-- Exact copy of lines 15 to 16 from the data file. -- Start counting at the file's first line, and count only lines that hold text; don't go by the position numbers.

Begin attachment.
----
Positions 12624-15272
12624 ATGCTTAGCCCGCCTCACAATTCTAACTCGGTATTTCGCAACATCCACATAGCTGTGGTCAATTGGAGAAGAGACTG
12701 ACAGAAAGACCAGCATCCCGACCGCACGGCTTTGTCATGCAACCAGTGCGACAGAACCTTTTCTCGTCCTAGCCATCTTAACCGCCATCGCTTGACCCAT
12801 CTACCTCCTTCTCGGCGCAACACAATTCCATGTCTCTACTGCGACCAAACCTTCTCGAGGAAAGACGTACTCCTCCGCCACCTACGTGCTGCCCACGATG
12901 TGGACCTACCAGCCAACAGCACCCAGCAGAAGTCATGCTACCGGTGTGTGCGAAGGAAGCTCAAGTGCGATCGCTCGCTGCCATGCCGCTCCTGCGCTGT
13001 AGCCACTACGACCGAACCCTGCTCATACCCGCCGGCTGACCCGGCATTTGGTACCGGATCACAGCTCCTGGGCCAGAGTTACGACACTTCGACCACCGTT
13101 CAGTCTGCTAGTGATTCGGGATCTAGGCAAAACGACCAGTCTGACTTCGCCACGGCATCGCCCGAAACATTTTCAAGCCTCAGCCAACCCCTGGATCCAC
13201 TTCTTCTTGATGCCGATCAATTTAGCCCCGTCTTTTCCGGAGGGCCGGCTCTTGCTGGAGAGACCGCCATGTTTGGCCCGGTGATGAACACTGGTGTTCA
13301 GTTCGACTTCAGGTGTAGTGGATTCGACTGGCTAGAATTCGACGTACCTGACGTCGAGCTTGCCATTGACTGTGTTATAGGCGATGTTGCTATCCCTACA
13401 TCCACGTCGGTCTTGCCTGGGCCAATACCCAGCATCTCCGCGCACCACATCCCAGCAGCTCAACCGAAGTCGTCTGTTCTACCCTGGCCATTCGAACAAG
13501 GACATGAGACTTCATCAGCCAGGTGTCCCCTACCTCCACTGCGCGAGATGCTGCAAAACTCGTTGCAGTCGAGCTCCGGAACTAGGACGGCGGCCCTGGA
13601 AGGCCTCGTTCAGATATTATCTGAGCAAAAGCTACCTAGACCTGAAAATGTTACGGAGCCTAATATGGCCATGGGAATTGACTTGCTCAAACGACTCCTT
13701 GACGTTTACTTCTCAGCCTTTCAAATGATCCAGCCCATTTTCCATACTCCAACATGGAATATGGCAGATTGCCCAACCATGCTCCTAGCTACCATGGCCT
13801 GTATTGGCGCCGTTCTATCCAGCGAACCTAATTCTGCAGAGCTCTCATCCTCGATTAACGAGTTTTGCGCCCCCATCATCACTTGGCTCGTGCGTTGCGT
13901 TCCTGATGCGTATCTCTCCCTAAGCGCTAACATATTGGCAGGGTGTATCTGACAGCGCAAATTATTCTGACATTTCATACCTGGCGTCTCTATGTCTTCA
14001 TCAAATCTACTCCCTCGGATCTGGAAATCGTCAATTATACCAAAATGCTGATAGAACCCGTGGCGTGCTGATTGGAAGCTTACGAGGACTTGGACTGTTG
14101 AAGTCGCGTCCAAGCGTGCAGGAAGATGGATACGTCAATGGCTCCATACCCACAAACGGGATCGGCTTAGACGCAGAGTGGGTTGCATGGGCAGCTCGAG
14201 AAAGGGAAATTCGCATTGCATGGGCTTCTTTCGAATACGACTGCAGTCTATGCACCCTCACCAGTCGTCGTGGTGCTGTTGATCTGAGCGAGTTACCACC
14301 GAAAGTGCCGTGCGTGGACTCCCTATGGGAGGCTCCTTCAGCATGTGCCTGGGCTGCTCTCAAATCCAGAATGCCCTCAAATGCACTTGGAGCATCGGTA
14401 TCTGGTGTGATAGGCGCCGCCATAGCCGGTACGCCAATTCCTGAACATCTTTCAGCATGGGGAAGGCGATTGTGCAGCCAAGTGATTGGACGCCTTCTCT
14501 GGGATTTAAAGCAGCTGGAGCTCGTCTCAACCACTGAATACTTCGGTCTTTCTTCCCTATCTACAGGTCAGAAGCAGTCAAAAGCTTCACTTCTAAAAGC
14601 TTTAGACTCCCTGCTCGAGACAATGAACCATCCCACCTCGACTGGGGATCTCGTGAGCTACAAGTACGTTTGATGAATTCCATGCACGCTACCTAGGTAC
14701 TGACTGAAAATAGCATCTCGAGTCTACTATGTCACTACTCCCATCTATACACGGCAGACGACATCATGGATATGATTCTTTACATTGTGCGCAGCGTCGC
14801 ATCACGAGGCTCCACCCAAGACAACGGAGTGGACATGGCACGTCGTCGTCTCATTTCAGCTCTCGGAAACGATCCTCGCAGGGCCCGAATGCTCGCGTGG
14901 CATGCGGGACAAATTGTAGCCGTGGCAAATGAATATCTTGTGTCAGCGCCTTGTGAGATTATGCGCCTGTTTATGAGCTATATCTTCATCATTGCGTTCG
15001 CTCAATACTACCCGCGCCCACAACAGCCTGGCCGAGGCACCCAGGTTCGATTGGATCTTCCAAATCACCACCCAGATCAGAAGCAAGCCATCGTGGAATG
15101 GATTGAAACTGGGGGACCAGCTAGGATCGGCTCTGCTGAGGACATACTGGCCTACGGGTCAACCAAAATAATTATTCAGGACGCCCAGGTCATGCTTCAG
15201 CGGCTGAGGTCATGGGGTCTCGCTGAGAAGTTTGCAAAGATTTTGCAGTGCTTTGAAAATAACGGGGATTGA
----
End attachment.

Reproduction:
13901 TCCTGATGCGTATCTCTCCCTAAGCGCTAACATATTGGCAGGGTGTATCTGACAGCGCAAATTATTCTGACATTTCATACCTGGCGTCTCTATGTCTTCA
14001 TCAAATCTACTCCCTCGGATCTGGAAATCGTCAATTATACCAAAATGCTGATAGAACCCGTGGCGTGCTGATTGGAAGCTTACGAGGACTTGGACTGTTG